WASHINGTON – Agriculture Secretary Sonny Perdue defended Sam Clovis, who has been nominated as undersecretary of Agriculture for Research, Education, and Economics, vowing to do “everything” he can to get Clovis confirmed despite the White House adviser’s controversial blog posts and past statements.
In a 2012 blog post, Clovis, national co-chairman of President Trump’s campaign, criticized President Obama’s “Dreams of My Father” autobiography.
“At worst, it is a total fabrication that is focused on shaping a narrative based on racial oppression and awakening that probably is only manifested through his play acting. We know so little about his early life, over which, to be fair, he had little control. However, beginning with his teen years, we find a person who indulged in self-destructive behavior,” he wrote.
In another blog post from 2012, Clovis referred to former Attorney General Eric Holder as a “racist bigot.”
“He is a racist bigot who cannot see beyond his own hateful, willful and despicable world view. As such, his administration of his duties hurts all Americans and makes us all much less safe. He is supposed to be the chief law enforcement officer in the United States, defending the Constitution and all the laws of the land, but he is selective in what he does or has his people do and appears to have no intention of supporting the Constitution,” he wrote.
Clovis took issue with use of the term “climate change” during a radio interview in 2013, saying it “implies” that progressives “are going to figure out a way” to somehow create the “ideal climate” and “perfect weather.”
“I’m so skeptical on all of this because the science is – people – a lot of people out there including our friend, know your buddy, Al Gore keeps saying this is settled science. I’m not sure this is settled science. I’m not sure that we’re really looking at anything understanding – what we have to examine is how the language changes and when you start to go away from ‘global warming’ to ‘climate change’ this goes right into the heart of progressive thinking,” he said.
Clovis also called former Senate Majority Leader Harry Reid (D-Nev.) mentally ill for arguing that the Tea Party movement does not believe in government.
“I think he’s mentally ill. Anybody that thinks that, how uninformed is that? This is the leader of the United States Senate. How uninformed is he? Oh my word,” he said.
Perdue said he’s “not familiar” with all of Clovis’ previous comments but that “dredging up” the past is an “attempt by the opposition in delaying and smearing any candidate that the Trump administration puts in.”
“I’m not familiar with [the posts] but it’s amazing how much the media, in my case, goes back years and any type of allegation that’s ever been there, that’s what the opposition does, they have to dredge up like dredging a river from the river bottom and dredge up these stories. Sam Clovis is a very smart individual. He’s very committed to the success of agriculture. He is knowledgeable in many areas and I fully support his nomination,” Perdue said Monday on a conference call with reporters during his “Back to Our Roots” tour across five states.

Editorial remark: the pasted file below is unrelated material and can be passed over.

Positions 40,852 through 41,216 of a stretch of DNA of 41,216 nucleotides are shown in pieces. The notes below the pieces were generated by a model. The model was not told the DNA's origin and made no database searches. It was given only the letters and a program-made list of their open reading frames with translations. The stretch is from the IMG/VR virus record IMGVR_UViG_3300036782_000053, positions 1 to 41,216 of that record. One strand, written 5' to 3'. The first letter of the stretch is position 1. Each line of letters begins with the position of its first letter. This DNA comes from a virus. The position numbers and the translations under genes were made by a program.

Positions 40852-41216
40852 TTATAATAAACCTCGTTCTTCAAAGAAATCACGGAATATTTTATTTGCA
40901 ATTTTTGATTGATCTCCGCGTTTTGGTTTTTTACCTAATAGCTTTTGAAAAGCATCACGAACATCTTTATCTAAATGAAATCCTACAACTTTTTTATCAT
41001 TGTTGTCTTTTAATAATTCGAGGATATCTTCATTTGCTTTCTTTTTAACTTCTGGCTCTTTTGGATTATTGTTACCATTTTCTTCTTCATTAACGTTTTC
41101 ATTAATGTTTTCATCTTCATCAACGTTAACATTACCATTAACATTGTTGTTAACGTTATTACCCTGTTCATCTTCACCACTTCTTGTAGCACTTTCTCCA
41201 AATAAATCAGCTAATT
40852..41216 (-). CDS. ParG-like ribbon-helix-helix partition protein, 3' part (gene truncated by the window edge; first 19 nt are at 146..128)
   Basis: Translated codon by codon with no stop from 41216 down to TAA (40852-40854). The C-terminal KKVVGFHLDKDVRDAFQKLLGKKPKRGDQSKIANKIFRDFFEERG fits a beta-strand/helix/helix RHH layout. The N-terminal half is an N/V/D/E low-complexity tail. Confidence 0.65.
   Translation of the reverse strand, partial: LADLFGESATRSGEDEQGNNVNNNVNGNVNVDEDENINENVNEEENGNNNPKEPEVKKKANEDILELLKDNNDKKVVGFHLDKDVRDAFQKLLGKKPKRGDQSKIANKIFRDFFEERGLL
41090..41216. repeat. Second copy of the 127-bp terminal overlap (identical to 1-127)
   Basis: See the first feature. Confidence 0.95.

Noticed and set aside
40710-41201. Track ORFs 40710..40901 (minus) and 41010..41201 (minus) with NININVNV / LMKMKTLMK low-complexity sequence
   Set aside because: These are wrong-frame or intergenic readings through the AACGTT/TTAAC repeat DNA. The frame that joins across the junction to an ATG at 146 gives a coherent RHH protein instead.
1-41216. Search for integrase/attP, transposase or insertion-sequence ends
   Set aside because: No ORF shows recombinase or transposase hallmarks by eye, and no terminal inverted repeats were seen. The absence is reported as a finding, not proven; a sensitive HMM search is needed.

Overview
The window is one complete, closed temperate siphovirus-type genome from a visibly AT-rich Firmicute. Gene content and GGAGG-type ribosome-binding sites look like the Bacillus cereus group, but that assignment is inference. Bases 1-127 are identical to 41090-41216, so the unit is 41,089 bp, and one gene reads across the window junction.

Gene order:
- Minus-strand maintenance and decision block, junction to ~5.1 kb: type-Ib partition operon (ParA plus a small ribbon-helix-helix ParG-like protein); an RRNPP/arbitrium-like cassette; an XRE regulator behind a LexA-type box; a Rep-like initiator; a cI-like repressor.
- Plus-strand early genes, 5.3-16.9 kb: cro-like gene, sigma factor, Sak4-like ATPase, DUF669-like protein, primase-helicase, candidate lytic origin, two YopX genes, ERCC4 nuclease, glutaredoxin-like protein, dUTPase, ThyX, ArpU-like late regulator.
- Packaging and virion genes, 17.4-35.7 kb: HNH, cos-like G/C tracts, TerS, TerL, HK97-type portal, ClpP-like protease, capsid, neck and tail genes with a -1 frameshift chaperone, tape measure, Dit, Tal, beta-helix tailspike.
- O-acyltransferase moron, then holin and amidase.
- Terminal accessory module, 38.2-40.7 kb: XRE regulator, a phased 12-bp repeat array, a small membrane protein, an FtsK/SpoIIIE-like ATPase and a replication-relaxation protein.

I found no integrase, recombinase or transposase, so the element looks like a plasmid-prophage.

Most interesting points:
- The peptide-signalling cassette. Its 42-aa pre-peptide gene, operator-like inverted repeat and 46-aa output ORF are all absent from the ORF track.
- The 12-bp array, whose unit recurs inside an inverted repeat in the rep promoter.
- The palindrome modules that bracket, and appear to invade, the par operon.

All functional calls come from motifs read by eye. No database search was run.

“I’ll do everything I can within the confirmation process to assure the Senate that I’ve got absolute confidence in him. The president has confidence in his abilities and I think he will manage the research and education mission area of USDA in fine fashion, knowing where we want to head with sound science,” he added. “Not science based from an ideological perspective, but science based on objective data the way scientific discoveries always go on – and I trust Sam to do that in fine fashion.”
A reporter asked Perdue if Trump should have picked Clovis, a non-scientist, for a scientific research position at USDA.
“Would the administration be better served if he was in a different job?” Perdue was asked.
“A scientist is not necessarily a technical type of person. This is a management of our research and education portfolio within the USDA and I think again any academician understands the scientific methods, as he does, and his interest is more in the economic aspect, which is certainly part of agriculture success as well. So I don’t necessarily buy the condition that you have to be one to manage that field and guide and direct our research capabilities,” Perdue responded.
“This person that’s undersecretary of REE [research, education and economics] is not going to be doing basic or applied research – that’s not what the job calls for,” he added. “Frankly, it manages our grant proposals and our relationships with our land grant universities as well as our agricultural research services to make sure that our American producers are receiving the best-applied research they can through an extension service delivering them the best product they can. I think that’s one of the successes we’ve had and I think we’ll continue to see continued success with Sam Clovis as the undersecretary for REE.”